La Dolce Vita: A Review

Italian director Federico Fellini’s 1960 film La Dolce Vita is widely regarded as one of the greatest films of all time. The comedy-drama offers a satirical look at Rome’s high society in the late 1950s, critiquing the decadence and excess of the city’s elite. The film’s title, meaning “the sweet life” in Italian, is deeply ironic, as the characters lead shallow, unfulfilling lives despite their wealth and status. At nearly three hours long, La Dolce Vita is an ambitious and sprawling work, featuring an episodic narrative structure that allows Fellini to explore various facets of Roman nightlife. The film cemented Fellini’s reputation as one of the preeminent auteurs of his era.

La Dolce Vita stars Marcello Mastroianni as Marcello Rubini, an ambitious journalist who covers Rome’s celebrity scene. Though Marcello longs for the intellectual life of a serious writer, he gets sucked into the superficial world of the rich and famous in his pursuit of success and pleasure. The film follows Marcello over seven nights and dawns in Rome as he attends lavish parties, orgies, and other gatherings of the city’s elite. Despite reveling in this hedonistic lifestyle, Marcello remains unfulfilled and dissatisfied.

One of the film’s most famous scenes depicts a wild party at an aristocrat’s mansion where the revelers frolic in an ornate fountain. This sequence captures the reckless abandon and dissolution of Rome’s upper class as they seek to combat boredom through decadence. Though the party appears glamorous from afar, the participants are actually quite pathetic as they debase themselves.

In another famous scene, Marcello accompanies his unfaithful fiancé Emma (Yvonne Furneaux) to a nightclub where his intoxicated friend Steiner (Alain Cuny) recites an impromptu speech criticizing the immorality and superficiality of their social circle. This monologue articulates some of the film’s central themes, condemning the emptiness behind the alluring facade of La Dolce Vita.

The film’s most memorable character is the seductive starlet Sylvia (Anita Ekberg) who is visiting Rome. In an iconic sequence, Sylvia and Marcello wander the city at night and end up at the Trevi Fountain, where Sylvia sensually dances and wades through the waters. This justly famous scene cemented the fountain’s status as a quintessential Roman landmark. Sylvia’s uninhibited, free-spirited persona represents the romantic ideal that Marcello seeks but is unable to find in his own world of false glamour.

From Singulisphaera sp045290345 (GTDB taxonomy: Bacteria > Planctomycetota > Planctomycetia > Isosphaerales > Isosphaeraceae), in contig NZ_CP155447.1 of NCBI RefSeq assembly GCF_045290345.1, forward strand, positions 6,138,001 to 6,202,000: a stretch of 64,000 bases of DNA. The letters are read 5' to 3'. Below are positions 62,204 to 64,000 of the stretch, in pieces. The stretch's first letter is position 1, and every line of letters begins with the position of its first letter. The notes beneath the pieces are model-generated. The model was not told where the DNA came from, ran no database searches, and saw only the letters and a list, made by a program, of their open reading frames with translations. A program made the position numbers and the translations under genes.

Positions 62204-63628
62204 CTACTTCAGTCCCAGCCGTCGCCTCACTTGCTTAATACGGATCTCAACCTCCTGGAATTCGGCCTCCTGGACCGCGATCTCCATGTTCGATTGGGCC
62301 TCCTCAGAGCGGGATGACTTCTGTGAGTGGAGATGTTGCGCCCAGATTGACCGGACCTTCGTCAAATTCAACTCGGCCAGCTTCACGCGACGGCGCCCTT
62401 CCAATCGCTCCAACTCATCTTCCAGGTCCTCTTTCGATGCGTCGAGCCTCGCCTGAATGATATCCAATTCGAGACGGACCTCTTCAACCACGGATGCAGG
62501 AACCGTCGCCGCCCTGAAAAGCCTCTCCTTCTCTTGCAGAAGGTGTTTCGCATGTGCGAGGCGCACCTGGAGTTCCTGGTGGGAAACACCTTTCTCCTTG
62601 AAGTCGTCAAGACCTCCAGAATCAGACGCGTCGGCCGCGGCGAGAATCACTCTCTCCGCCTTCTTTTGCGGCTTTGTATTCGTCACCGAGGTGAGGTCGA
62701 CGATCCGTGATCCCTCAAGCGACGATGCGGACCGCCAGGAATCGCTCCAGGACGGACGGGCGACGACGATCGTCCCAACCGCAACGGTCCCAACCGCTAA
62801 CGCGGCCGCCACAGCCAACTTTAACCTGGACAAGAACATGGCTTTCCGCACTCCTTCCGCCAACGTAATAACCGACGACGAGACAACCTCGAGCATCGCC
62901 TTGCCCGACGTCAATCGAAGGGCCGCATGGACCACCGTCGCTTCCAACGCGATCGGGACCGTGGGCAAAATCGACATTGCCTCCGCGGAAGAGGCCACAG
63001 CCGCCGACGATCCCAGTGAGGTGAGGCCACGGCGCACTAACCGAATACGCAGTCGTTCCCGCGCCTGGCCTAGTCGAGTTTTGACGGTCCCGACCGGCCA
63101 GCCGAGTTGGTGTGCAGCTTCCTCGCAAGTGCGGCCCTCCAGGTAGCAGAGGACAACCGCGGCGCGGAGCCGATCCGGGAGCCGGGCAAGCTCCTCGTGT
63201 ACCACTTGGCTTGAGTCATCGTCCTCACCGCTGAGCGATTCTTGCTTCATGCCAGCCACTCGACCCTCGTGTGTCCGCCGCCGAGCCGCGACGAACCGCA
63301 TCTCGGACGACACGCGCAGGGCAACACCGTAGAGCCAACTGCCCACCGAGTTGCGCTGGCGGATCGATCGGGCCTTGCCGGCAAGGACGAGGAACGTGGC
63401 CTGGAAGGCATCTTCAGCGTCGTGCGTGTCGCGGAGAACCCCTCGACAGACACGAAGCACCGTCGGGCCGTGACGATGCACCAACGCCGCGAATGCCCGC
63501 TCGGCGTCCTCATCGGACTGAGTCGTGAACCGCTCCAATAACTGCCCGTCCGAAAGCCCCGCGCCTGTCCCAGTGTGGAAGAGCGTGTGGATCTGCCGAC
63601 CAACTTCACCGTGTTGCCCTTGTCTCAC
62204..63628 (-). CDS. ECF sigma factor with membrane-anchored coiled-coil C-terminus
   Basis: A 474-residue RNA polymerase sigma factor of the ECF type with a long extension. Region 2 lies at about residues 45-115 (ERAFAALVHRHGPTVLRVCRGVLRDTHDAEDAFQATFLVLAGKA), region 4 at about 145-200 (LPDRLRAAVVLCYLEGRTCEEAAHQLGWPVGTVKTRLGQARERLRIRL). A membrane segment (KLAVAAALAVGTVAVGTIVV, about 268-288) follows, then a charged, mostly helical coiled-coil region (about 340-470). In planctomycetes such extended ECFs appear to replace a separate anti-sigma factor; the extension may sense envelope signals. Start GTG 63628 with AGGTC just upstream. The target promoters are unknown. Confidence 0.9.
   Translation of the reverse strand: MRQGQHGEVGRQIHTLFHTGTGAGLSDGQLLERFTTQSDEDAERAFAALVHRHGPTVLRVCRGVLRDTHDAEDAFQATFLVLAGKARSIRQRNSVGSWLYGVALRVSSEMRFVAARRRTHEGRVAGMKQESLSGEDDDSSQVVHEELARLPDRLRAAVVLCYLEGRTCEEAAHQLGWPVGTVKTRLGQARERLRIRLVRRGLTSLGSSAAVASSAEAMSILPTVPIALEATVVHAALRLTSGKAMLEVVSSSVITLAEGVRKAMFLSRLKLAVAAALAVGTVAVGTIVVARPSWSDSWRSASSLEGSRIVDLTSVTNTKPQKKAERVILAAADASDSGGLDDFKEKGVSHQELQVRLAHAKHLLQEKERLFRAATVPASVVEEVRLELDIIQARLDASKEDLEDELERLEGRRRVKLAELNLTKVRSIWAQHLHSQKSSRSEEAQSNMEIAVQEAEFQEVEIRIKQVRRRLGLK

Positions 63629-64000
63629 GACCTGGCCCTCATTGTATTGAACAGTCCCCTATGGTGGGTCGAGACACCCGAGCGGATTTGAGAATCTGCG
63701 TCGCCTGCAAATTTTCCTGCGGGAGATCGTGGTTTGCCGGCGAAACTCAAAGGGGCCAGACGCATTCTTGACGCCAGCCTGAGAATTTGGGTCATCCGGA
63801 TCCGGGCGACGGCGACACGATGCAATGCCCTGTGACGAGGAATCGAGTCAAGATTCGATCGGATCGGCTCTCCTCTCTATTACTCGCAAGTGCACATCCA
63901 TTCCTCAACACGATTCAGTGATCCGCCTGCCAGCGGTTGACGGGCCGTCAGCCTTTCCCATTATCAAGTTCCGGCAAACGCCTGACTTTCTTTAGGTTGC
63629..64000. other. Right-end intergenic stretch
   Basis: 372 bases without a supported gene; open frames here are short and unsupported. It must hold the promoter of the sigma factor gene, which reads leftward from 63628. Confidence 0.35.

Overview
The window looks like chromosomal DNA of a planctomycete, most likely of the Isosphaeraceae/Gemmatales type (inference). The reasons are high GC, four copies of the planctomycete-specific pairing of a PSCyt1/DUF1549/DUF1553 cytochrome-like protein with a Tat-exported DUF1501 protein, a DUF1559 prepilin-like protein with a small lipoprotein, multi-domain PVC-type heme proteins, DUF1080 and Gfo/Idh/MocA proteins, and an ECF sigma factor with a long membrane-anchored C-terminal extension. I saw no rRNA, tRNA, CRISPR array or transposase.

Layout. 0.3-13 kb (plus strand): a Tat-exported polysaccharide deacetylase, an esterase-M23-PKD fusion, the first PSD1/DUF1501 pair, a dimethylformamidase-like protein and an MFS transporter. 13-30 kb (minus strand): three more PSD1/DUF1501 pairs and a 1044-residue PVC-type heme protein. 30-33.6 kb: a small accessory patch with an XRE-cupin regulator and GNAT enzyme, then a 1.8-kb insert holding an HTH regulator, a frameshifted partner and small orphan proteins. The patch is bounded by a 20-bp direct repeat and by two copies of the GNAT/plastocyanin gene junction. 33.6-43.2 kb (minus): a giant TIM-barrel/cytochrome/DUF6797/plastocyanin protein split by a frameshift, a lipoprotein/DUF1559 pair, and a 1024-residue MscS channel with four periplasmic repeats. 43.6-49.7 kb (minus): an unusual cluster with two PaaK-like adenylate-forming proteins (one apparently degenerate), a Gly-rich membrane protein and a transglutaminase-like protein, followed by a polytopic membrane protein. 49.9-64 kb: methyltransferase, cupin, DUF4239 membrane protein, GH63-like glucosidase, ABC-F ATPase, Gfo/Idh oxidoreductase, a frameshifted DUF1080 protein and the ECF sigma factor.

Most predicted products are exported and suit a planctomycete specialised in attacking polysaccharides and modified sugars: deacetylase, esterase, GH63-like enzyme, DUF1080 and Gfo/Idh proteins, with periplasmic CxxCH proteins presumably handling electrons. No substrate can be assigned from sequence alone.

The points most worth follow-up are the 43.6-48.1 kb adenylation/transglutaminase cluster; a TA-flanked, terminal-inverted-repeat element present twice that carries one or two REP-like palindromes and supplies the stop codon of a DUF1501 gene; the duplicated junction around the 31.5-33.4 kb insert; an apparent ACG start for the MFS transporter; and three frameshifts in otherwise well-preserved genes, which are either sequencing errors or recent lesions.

La Dolce Vita features a sprawling supporting cast including Marcello’s intellectual friend Steiner, his frustrated girlfriend Emma, his overbearing father, and his lover Maddalena (Anouk Aimée), among others. This diverse cast allows Fellini to provide social commentary on subjects ranging from religion and suicide to marital infidelity and prostitution. Stylistically, the film is full of Fellini’s signature flair, including extravagant party scenes and surreal dream sequences, all captured with rich black-and-white cinematography.

Upon its release, La Dolce Vita drew controversy for its sexual content, but also universal acclaim for its artistry. The film won the Palme d’Or at Cannes and was nominated for four Academy Awards, with Fellini taking home the Oscar for Best Costume Design. Marcello Mastroianni’s nuanced lead performance cemented his status as a major star. The film is widely considered Fellini’s masterpiece, exerting enormous influence over subsequent generations of filmmakers.

In the six decades since its premiere, La Dolce Vita remains a landmark of world cinema. Its unflinching satire of Rome’s glitterati is as relevant as ever in exposing the rot beneath decadent and immoral societies. The film captures both the seductive appeal of “the sweet life” and its ultimate hollowness. Fellini’s sprawling portrait of excess and ennui provides a nuanced critique of a self-indulgent culture obsessed with celebrity and hedonism. Though parts of La Dolce Vita now seem a bit over the top, the film’s central themes still ring true. With its lavish party scenes, glimpses of depravity, and cynical take on modern life, La Dolce Vita was one of the definitive cinematic works of its era and continues to rank among the great classics of Italian cinema.